There is a limit to how far the enforcement can go because if a person is getting a regular paycheck, even if it's smaller, there is no limitation (nor should there be) as to where they can spend THAT money, but this is where the education and skills creation comes in. In short, there needs to be a balance between going too cheap and cutting off people before they are ready and educating them as to how to prevent the vicious cycles of poverty and desperation. There needs to be a more holistic and heart-filled approach and a lot less bureaucracy and ignorant people crafting rules and public policy (Burns, 2010).
Contrary to the advice of many, gutting Temporary Assistance for Needy Families is a bad idea but something that can and should be done is condensing programs that clearly overlap. Rather than taking the simplistic and mindless approach of just looking at bottom-line expenditures and cost to the taxpayers, there also needs to be some consultation the single mother recipients themselves, social welfare/service workers, and so forth because these are the folks that are on the "front line" either through direct witnessing of what is going on and/or the people are themselves going through it. These front line people should not be unapologetically and blindly treated like taxpayer money gluttons. This is not to say that there doesn't need to be some sort of analysis or forethought paid to what they have to say. However, treating single mothers receiving TANF money like leeches on the government dole or those that enable the same is not helpful or fair and can sometimes border on sexist (Kaufman & Nelson, 2012)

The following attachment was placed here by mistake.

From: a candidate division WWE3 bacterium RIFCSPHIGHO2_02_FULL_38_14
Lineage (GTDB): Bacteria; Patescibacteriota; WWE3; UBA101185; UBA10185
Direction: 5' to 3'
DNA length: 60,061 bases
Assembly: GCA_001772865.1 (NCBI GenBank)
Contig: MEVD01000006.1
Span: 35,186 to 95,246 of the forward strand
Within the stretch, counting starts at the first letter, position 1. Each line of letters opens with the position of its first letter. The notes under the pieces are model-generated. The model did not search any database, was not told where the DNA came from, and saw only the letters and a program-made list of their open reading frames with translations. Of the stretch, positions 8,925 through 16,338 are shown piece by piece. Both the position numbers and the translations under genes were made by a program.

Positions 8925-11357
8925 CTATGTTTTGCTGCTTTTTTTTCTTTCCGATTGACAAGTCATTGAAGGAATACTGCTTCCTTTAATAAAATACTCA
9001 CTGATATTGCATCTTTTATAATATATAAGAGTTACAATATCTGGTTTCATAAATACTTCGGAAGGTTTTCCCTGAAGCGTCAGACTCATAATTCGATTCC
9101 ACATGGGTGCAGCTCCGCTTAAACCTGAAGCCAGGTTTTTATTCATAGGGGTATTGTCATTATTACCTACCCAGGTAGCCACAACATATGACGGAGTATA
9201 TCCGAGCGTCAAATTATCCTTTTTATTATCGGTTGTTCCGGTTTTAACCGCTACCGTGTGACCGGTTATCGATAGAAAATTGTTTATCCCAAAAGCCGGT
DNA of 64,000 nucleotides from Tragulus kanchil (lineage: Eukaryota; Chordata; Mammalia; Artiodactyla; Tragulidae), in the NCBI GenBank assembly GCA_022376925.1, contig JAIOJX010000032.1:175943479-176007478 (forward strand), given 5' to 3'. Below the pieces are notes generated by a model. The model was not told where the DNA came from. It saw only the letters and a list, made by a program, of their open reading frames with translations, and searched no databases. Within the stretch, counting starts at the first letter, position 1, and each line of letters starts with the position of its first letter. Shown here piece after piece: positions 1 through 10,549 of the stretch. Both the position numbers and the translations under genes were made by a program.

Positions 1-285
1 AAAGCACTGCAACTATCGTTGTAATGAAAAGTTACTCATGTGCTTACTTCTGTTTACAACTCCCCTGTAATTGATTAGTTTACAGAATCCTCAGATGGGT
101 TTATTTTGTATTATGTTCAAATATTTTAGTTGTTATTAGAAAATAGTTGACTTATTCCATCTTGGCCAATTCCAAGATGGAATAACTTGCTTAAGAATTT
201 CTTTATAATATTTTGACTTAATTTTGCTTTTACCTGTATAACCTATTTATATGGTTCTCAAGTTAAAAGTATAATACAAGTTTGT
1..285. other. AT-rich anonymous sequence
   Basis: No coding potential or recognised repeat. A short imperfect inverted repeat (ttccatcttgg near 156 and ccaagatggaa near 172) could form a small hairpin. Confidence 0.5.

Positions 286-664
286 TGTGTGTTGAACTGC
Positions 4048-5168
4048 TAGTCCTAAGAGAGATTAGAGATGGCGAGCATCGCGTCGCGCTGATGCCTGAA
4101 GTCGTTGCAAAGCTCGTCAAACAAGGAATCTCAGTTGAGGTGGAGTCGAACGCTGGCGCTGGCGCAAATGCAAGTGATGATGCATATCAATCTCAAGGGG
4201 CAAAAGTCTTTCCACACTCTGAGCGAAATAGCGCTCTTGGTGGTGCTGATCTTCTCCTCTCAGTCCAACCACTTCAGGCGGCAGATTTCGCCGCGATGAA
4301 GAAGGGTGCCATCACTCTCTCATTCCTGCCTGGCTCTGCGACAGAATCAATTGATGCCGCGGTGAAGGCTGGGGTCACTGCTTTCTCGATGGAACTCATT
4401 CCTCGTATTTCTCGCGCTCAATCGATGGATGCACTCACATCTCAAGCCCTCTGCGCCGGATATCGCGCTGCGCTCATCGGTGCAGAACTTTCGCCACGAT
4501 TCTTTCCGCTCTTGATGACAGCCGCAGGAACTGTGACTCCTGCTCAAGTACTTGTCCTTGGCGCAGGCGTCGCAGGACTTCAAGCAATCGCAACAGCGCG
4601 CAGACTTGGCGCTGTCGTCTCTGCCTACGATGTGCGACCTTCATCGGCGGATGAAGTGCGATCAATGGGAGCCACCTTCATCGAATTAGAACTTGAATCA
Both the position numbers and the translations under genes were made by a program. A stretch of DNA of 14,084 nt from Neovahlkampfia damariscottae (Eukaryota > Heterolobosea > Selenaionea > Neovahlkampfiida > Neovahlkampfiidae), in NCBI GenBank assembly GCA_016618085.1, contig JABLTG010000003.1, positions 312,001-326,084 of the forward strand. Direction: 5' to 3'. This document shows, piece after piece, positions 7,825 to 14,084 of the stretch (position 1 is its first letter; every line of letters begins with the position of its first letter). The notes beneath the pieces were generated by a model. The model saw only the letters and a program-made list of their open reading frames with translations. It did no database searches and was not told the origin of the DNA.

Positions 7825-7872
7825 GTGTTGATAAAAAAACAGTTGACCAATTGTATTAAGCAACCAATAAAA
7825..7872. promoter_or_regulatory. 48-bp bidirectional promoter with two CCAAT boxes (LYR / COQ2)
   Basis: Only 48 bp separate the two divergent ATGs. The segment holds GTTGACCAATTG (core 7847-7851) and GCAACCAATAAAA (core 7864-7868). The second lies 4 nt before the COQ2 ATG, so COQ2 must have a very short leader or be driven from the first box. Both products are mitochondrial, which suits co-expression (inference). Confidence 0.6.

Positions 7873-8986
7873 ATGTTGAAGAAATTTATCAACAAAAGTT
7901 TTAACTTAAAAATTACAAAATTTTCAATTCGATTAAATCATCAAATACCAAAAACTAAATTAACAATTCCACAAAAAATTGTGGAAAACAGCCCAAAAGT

One tactic that can keep expenditures lower while at the same time helping all those that really need it is to cut down on duplicate programs and expenditures that do much the same thing. For example, many of the people on Temporary Assistance for Needy Families would be a lot of the same people that are on Women and Infant Children (WIC). It begs the question why there is (or must be) two different programs that seem to address the same general group of people. WIC and other programs that clearly overlap with Temporary Assistance for Needy Families should be melded into the same program so that money and resources are administered from a single source. This will prevent waste at the governmental level as well as abuse from recipients that use all of the programs at the same time. This is clearly an example where government bureaucracy should be pared down and the programs made more efficient and well-running and this can be done without cutting off single mothers who really do need TANF money (Burns, 2010)(Toft, Hollister & Martin, 2013).